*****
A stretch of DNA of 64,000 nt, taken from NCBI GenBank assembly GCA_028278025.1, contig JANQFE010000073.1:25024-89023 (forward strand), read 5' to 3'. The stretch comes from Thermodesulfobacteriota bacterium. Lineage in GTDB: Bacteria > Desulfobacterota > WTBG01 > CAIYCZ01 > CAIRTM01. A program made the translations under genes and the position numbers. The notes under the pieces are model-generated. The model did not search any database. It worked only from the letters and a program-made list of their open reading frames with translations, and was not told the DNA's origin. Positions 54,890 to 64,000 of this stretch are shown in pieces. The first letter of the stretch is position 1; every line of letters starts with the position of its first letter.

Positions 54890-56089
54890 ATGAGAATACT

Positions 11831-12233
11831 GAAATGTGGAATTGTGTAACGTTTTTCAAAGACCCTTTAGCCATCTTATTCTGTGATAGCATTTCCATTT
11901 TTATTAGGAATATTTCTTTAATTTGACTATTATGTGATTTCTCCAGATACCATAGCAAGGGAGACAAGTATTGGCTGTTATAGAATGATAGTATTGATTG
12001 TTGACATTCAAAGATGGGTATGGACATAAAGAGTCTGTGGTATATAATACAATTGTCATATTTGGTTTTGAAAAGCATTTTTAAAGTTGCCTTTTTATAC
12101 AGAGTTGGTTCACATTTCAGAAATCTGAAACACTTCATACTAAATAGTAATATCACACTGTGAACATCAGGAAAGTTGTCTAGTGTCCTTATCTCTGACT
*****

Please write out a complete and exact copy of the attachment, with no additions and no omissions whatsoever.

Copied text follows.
A stretch of DNA of 64,000 nt, taken from NCBI GenBank assembly GCA_028278025.1, contig JANQFE010000073.1:25024-89023 (forward strand), read 5' to 3'. The stretch comes from Thermodesulfobacteriota bacterium. Lineage in GTDB: Bacteria > Desulfobacterota > WTBG01 > CAIYCZ01 > CAIRTM01. A program made the translations under genes and the position numbers. The notes under the pieces are model-generated. The model did not search any database. It worked only from the letters and a program-made list of their open reading frames with translations, and was not told the DNA's origin. Positions 54,890 to 64,000 of this stretch are shown in pieces. The first letter of the stretch is position 1; every line of letters starts with the position of its first letter.

Positions 54890-56089
54890 ATGAGAATACT

Positions 11831-12233
11831 GAAATGTGGAATTGTGTAACGTTTTTCAAAGACCCTTTAGCCATCTTATTCTGTGATAGCATTTCCATTT
11901 TTATTAGGAATATTTCTTTAATTTGACTATTATGTGATTTCTCCAGATACCATAGCAAGGGAGACAAGTATTGGCTGTTATAGAATGATAGTATTGATTG
12001 TTGACATTCAAAGATGGGTATGGACATAAAGAGTCTGTGGTATATAATACAATTGTCATATTTGGTTTTGAAAAGCATTTTTAAAGTTGCCTTTTTATAC
12101 AGAGTTGGTTCACATTTCAGAAATCTGAAACACTTCATACTAAATAGTAATATCACACTGTGAACATCAGGAAAGTTGTCTAGTGTCCTTATCTCTGACT